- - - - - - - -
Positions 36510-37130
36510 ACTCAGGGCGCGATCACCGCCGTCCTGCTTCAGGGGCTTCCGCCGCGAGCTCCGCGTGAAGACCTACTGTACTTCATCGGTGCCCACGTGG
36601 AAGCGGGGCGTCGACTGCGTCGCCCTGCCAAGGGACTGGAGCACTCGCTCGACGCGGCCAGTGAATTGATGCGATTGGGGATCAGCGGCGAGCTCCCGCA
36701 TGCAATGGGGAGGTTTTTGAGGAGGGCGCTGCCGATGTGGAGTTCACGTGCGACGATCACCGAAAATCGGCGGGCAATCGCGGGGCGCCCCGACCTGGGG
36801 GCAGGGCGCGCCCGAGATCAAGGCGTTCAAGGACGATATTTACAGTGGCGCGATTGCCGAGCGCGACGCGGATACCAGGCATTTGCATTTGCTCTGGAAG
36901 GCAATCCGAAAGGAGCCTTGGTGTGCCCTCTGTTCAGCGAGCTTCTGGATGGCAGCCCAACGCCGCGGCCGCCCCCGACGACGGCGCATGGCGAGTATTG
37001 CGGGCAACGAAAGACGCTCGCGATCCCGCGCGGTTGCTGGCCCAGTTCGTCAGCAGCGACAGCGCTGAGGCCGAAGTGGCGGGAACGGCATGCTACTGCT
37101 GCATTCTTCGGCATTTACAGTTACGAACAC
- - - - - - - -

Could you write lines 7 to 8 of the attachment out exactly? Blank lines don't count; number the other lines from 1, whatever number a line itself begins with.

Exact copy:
37001 CGGGCAACGAAAGACGCTCGCGATCCCGCGCGGTTGCTGGCCCAGTTCGTCAGCAGCGACAGCGCTGAGGCCGAAGTGGCGGGAACGGCATGCTACTGCT
37101 GCATTCTTCGGCATTTACAGTTACGAACAC